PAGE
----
When I was explaining last summer why I wanted to come and live in Calafou, I said I had grown distrustful of the ease of things like central gas heating supplied by the city. I said I wanted to know where the warmth comes from.
I got what I wished for.
When my flat here is warm – or at least tolerably warm – it is because I made it warm myself, and there is something deeply satisfying about that. I know where the warmth comes from, because two, three, sometimes four times a day I go down to pick up another bag full of wood and carry it back up to my flat. I know where the wood is, because I helped to put it there.
When the first day of community work to prepare wood for the winter was announced a few months ago, I initially felt a bit doubtful about the slightly Monty-Python-esque wood chopping crew that assembled on a Sunday morning after an exuberant party the night before. Although this crew included only two people capable of even lifting the heavy ax, only one able to swing it down hard enough to actually chop through a block of wood (at least on the third try), no one else seemed to be worried.
Everyone cheerfully assured me that “the machines” would be coming soon, and then it would be much easier to chop all the wood. And indeed “the machines”, which turned out to be only one machine, but a very powerful and efficient one, arrived a few weeks later. Working continuously together in teams for several days, we chopped all the wood to be ready for burning and stacked it to fill the wood pile up to the roof of the shed and all along the whole wall. As I was sitting down briefly for a short cigarette break, I found the sight of all that wood quite satisfying, but someone else glumly remarked, “Yeah, that will last about a month.” I assumed that was meant to be ironic, but it turned out to be correct.
By the end of December we had to buy more wood, which was delivered the first days of January by a tractor pulling an enormous trailer full of wood. This wood was already chopped, but it still had to be carried up the hill and stacked.
When I go down to fill up my wood bag, I pick out each piece of wood carefully for my little estufa. And as the huge pile of wood begins to dwindle again, I know there will be more work to do soon. I know where the warmth comes from now, and I will never take warmth for granted again.
The other source of warmth that I have for other rooms is a gas heater that contains its own canister of gas, the same as the canister of gas that runs my gas stove. When the canister is empty, I have to coordinate with other people to drive to the next town, where we exchange the empty canisters for full ones. These full canisters then have to be carried up to the living quarters. I have done that in various combinations – three people carrying two canisters, two people carrying one together – but once I even managed to carry a full canister up to the third floor by myself. It took me some time, and I just wanted to curl up in my arm chair and not move for the rest of the evening when I was finished, but I managed to do it.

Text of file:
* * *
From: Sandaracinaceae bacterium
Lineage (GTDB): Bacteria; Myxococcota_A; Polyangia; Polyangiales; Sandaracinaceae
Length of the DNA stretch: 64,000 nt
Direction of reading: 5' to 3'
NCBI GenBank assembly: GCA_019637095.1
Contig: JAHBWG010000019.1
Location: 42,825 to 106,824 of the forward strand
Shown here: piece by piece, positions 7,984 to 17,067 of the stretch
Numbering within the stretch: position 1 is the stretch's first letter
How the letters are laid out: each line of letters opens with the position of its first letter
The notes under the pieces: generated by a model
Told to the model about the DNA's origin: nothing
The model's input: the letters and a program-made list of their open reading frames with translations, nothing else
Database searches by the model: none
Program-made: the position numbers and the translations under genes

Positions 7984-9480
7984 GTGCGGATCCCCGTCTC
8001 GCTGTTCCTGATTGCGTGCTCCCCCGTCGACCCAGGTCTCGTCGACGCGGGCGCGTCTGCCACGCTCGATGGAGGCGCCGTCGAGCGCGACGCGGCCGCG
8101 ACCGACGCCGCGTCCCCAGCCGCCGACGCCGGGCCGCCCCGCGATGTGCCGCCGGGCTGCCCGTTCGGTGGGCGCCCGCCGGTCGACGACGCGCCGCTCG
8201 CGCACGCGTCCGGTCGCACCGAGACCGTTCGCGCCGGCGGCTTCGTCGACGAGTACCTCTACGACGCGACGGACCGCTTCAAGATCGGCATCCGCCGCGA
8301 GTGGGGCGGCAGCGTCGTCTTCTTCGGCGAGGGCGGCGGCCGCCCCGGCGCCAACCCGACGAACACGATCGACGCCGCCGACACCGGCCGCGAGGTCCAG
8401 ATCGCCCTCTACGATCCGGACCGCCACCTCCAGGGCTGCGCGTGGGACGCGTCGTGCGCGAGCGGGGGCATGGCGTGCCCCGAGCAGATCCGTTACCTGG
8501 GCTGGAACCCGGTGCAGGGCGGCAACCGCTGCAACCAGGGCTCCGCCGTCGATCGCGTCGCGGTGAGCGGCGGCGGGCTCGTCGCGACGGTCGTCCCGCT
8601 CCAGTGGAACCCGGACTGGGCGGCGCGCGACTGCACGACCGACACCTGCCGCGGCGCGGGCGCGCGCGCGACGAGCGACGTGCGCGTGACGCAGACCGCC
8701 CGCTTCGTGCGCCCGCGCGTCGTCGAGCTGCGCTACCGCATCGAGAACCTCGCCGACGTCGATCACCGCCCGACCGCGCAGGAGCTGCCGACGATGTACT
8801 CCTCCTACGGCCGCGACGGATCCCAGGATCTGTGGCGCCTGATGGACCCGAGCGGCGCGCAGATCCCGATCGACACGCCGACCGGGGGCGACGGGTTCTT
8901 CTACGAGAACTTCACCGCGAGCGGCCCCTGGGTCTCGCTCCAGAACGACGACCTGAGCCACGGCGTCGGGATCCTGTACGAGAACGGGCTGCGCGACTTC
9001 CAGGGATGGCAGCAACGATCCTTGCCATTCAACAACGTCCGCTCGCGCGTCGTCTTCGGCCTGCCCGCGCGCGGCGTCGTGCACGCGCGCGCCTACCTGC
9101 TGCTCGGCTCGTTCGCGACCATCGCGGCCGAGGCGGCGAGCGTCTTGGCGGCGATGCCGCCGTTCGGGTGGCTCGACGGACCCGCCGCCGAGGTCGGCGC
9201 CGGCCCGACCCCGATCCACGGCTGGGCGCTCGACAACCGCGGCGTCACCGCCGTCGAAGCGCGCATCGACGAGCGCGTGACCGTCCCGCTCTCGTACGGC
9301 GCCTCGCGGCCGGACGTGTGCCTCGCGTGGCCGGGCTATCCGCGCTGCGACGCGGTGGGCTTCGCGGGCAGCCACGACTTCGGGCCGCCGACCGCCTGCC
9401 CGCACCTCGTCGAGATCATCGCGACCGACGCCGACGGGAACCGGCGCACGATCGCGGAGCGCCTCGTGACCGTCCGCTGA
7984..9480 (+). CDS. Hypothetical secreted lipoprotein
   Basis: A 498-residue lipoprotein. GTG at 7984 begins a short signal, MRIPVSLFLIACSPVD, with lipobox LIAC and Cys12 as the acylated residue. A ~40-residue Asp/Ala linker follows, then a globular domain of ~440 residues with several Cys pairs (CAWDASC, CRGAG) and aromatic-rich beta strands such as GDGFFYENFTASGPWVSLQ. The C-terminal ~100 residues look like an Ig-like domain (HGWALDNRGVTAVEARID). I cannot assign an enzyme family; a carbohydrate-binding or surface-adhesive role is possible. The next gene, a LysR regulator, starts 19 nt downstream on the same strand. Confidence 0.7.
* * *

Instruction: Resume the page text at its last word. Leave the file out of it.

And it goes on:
So I know it can be done, and I know I can do it myself, but in the meantime I have had enough experience carrying full canisters of gas that I have no desire to do it again any sooner than absolutely necessary. That means I use the gas heater very, very sparingly. I know where that warmth comes from too, and it is certainly not to be taken for granted either.
A discussion I frequently have with myself (and my cats) is whether or not it is wasteful to heat two rooms, when I can only be in one room at a time. Of course, heating only the front room with my estufa makes it absolutely not enticing to do anything on the computer in the other room, when it is noticeably colder.
This may at least partly explain the obvious lack of blog posts and emails on my part, in case anyone else was wondering why I seem to have disappeared. When I’m not gathering wood or doing any of the other tasks that require going outside, I’m usually just wrapped in a blanket in the most comfortable arm chair in the world in front of the fire.
Spending the holidays in Calafou was quite different from holidays in Austria, but I’m happy that I stayed here. Although there were lights and decorations and Christmas music in the village, my visits there were brief enough that I barely noticed – although I did offer my sympathy to the nice young man who works in the grocery store, when he pointed out the Christmas music to me and said with some exasperation, “You hear what I have to put up with all day?” There was none of that here in Calafou, which was really quite a relief, although it meant that I completely missed sending any Christmas parcels this year. Apparently my international family came to a telepathic agreement that no one would send Christmas parcels this year, though, so I didn’t feel so bad.
The weekend before Christmas became quite emotional with saying good-bye to everyone leaving to spend the holidays with family and friends “outside”, but was immediately followed by an equally emotional welcoming of the people returning to Calafou especially for the holidays, including my delightful next door neighbor. There were enormous quantities of delicious food (and no scarcity of alcohol and cigarettes to accompany it), laughter, stories, and a wonderful feeling of warmth that had nothing to do with the temperatures outside. A friend did an “oracle” for me with runes, which turned out to be a bit surprising, but also surprisingly calming and reassuring.